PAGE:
The cell was opened, and Susan was let out. She reached for a jug of water sat on a drum of cabling, and was forced back by one of the armed men.

“I apologise for her abysmal lack of manners.”

“How droll. I doubt you would want her drinking the water anyway. My name is Charlotte Chang-”

“So are you eco-freaks or something? I thought you all hated leather.”

“Frankly I couldn’t give a shit about the small furry animals, but unfortunately for you I do rather give a shit about the fishing industry. Particularly the needs of people who use the river.”

“Get to the point please.”

“For the record, you are Helena Ling, Chancellor of the Tri-Delta region?”

“Yes.”

“Are you aware of the flooding caused by-”

“Poorly maintained flood defences, yes.”

“And what is being done about it? Particularly the industrial water pollution caused by the flood waters breaching the boundaries of filtration tanks at nearby chemical plants?”

“A full inquiry. Those responsible for it will be tried under Imperial law.”

“Would you like to say, for the record, where you are going today? Where you were going?”

“Go fuck yourself, you filthy mutton dressed as lamb.” The tension between the two women was fascinating to Faye.

“That’s the wrong answer. I think Susan looks a little thirsty, but the good news is we’ve drawn some nice fresh water from the river-”

“I was headed to speak as an independent consultant at the Fourteenth Symposium on Industrial Standards.”

“Please, pour little Susan a nice glass of-”

“I was going to speak at the Symposium as a representative of Ling-Fei Fine Chemicals, a company I hold a thirty-five percent share in, reduced from fifty-eight percent following my assumption of political office. There.

“And there we have it. Will you now arrest yourself on camera for all the good viewers at home, given it was a Ling-Fei plant that-”

Faye did not even think, trusting instead in her training and the long hours spent learning how to overpower an armed foe in a hostage situation. Snatching at Chang’s weaker arm she pinned the woman, forcing her to drop the rifle, and then with a sudden, instinctive brutality smashed her face into the water jug.

The other guards were clearly not prepared for this, and to Faye’s relief did not grab Susan.

Chang was screaming, for the combination of glass jug, remnants of sunglasses and splintered cable-drum had not done her face any favours. The terrorists had not been expecting to fight and hesitated long enough for Faye to shoot one of them at which point the other surrendered.

“Please get that thing out of sight of my daughter, it will give her nightmares.” Helena swept Susan under her jacket and made for the door as Faye kicked the incoherent Chang into their cell.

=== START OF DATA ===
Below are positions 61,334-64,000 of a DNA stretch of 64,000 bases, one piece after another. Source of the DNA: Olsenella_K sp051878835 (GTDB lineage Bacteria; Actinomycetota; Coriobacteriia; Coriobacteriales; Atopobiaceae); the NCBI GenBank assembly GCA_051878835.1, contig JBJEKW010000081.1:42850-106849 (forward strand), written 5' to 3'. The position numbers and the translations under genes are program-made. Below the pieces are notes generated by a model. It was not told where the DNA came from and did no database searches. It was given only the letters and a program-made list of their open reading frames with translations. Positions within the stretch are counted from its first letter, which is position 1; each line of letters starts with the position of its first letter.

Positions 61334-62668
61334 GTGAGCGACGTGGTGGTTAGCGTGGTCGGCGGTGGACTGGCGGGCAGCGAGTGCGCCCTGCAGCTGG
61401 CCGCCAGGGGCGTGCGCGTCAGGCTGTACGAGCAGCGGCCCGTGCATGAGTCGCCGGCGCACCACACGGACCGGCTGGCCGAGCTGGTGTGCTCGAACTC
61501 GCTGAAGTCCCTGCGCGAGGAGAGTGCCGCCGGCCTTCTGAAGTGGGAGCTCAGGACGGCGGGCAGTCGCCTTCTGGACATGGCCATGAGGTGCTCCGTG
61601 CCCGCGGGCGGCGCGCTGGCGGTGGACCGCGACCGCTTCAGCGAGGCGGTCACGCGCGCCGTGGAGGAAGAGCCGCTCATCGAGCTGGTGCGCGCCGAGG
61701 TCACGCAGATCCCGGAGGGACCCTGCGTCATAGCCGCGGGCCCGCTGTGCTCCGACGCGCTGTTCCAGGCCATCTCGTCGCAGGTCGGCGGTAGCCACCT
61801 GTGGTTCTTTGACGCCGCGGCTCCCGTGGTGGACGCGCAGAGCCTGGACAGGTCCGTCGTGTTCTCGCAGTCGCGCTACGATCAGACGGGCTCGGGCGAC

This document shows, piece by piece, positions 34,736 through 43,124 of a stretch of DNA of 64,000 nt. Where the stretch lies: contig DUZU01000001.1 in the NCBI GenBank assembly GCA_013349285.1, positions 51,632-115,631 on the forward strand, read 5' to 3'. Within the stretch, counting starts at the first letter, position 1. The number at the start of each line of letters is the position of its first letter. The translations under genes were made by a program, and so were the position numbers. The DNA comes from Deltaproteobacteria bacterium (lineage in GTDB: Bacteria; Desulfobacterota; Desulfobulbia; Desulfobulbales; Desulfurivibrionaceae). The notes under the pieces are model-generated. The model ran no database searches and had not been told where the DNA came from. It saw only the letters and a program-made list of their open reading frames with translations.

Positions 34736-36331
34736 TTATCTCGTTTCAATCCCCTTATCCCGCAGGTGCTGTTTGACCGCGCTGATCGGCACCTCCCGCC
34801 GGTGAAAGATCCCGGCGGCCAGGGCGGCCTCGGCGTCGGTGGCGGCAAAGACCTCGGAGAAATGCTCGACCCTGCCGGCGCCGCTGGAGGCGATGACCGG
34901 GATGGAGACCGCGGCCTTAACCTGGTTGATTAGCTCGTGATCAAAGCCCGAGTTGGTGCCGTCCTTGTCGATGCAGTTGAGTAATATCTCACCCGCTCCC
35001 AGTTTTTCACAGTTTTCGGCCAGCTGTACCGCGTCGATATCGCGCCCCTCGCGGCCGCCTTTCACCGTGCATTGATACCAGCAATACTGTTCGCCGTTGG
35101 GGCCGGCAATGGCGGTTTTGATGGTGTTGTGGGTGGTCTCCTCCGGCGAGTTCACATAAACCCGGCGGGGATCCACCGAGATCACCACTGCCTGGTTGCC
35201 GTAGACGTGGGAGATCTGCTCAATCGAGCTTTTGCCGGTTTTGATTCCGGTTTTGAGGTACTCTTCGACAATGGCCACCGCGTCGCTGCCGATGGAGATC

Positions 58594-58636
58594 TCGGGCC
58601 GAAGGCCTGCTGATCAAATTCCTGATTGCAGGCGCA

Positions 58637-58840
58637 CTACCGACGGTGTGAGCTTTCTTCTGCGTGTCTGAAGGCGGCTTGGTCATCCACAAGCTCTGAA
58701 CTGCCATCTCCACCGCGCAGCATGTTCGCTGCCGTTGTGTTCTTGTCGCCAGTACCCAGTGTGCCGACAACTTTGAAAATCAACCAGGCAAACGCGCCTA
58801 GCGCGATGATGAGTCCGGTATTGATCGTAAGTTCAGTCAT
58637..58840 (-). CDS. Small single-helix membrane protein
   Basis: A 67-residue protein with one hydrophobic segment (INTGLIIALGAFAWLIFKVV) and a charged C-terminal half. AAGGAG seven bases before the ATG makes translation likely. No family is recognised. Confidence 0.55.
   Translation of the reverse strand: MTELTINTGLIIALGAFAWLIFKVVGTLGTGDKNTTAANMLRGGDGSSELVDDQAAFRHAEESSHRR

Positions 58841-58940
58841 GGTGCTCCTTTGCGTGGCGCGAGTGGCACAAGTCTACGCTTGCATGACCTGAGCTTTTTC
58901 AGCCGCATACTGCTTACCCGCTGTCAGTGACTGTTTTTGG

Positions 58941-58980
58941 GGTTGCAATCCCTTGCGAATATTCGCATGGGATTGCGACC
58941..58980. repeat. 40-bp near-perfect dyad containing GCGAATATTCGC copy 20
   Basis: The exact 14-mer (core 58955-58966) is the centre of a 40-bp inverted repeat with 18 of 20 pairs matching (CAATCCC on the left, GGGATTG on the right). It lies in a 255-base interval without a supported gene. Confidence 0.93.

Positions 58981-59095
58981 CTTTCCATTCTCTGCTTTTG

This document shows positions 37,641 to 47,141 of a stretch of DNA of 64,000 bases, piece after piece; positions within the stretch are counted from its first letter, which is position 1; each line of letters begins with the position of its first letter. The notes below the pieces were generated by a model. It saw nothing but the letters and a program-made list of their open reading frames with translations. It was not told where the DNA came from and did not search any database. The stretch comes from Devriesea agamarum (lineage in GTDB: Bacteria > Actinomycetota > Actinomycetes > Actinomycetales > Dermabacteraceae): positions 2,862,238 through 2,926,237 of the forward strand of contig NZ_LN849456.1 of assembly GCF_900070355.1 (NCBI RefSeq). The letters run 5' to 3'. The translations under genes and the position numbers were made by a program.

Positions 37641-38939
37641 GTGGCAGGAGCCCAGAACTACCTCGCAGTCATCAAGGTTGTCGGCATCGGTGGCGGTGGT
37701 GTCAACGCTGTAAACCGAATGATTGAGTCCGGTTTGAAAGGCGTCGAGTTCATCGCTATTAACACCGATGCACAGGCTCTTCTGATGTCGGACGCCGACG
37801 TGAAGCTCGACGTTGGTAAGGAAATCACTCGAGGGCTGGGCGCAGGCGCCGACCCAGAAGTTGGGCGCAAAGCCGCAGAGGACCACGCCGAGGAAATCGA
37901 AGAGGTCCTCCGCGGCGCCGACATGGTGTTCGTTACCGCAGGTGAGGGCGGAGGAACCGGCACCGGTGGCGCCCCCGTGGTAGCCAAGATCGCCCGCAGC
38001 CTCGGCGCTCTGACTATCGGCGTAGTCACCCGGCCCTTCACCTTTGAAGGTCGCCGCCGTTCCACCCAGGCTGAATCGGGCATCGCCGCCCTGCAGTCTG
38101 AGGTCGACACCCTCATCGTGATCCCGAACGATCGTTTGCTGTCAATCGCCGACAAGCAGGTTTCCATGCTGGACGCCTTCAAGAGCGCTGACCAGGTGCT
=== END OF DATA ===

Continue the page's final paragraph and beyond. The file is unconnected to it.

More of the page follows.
The limousine had been abandoned just outside the warehouse, and once safely back on the road Faye recommended a detour to the local garrison.

Agent Second Class Zhao was awaiting them. A sweep of the area was well underway.

“This is a significant PR blow, Minister. How will you respond?” Not a journalist? Faye momentarily wondered who was talking, until the figure in the doorway properly entered the room. One of the Counter-Insurgency Taskforce.

“Ah, well, of course, there will be changes at the highest level. Please, secure me a channel to state broadcasting. Is it open? Good. Citizens, I am Minister Helena Ling. You might have seen, or will see, a broadcast confession regarding my partial responsibility for the Three Towns flooding. I do not deny these allegations and am taking full action moving forwards to ensure that these regrettable events do not happen again. The Ling-Fei Corporation has taken actions without my knowledge or consent and as a result I resign from its board of directors, and furthermore dissolve the company to be purchased by the State. Until it is proven in full compliance with the Statutes of Industrial Standards, it will cease operations. Furthermore I am stepping down from the Chancellorship to spend more time with my family, although will remain as an impartial non-governmental advisor. Moving forward, anyone affected by the Three Towns flooding or Ling-Fei negligence will be represented in an open court by the state prosecutor to receive compensation.”

She closed the line, and sat down.

“A noble speech, Minister.”

“Thank you. Might I use a telephone?”

“Indeed.” Ling took the handset and walked out of the barracks, as Susan was taken off by the base medic, enthralled by the android woman’s small, burbling surgical drone.

“Quan? It’s Ling. There’s been a setback. Call in some of the overseas accounts, shift the Ling-Fei assets to one of the other corporations in the holding. Get someone clever from legal on the line to stand in The State versus Ling-Fei, try to minimise payout. I am laying low for a while but before long- hello? What’s going on?”

“I think, Minister Ling, we need to have a talk about your loyalty to the state.” Zhao was waiting in the wings.

“What was it you said you wanted taxes to go towards again Minister? Fearless, loyal and ruthless agents of the state?”